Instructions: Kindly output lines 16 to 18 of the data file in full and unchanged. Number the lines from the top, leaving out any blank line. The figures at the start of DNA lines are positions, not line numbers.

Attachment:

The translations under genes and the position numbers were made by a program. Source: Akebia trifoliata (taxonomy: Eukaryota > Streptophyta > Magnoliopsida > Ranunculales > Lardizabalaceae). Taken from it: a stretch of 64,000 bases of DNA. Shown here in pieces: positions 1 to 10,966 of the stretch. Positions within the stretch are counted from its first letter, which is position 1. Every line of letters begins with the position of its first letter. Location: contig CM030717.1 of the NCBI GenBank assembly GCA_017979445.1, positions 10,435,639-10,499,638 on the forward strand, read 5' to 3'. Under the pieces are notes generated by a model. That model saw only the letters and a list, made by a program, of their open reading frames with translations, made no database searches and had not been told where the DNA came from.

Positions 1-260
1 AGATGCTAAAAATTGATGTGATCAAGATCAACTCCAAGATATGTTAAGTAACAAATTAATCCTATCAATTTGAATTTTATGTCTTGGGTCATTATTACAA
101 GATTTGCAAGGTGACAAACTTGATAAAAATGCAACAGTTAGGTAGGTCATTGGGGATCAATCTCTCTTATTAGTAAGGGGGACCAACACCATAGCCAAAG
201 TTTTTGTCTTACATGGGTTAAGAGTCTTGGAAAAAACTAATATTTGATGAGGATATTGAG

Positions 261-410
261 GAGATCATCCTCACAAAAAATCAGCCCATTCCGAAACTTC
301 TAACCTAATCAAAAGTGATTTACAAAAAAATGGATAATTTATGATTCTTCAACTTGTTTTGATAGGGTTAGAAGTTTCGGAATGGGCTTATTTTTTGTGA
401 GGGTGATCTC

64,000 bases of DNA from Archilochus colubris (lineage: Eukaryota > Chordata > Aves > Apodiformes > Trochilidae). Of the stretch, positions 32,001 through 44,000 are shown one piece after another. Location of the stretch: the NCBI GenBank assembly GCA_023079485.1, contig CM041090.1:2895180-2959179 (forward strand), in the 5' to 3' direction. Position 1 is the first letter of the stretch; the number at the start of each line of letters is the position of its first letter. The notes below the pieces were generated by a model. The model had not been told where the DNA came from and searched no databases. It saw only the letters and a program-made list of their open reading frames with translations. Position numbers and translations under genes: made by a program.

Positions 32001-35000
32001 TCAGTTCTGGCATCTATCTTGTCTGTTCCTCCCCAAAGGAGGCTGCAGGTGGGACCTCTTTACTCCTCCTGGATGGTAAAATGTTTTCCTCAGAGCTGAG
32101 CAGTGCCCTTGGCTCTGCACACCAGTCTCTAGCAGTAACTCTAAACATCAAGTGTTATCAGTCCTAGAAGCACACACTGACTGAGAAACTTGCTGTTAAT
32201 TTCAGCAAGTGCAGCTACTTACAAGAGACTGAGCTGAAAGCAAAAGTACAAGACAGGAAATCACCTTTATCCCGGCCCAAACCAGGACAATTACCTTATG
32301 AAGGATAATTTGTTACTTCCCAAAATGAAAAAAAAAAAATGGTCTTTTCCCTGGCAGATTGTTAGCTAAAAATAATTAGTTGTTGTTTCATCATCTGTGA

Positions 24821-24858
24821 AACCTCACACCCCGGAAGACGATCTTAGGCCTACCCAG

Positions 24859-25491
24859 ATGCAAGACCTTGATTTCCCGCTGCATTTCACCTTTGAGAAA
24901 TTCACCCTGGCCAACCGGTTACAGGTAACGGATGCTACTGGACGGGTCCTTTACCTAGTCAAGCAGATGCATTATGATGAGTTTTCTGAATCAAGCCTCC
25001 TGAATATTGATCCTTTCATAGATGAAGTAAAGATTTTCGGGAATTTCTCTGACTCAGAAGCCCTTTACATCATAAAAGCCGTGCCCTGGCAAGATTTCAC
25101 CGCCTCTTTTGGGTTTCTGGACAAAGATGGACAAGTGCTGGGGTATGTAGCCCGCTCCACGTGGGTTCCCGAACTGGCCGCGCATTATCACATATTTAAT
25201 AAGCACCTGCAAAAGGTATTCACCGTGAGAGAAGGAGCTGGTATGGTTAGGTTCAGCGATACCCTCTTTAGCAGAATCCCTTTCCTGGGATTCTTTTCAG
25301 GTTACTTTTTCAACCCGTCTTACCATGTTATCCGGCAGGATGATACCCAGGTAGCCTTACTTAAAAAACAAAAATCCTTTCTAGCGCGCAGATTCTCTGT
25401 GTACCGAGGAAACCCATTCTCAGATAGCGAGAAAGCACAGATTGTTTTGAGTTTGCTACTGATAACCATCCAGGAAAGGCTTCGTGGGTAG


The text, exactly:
Positions 24821-24858
24821 AACCTCACACCCCGGAAGACGATCTTAGGCCTACCCAG

Positions 24859-25491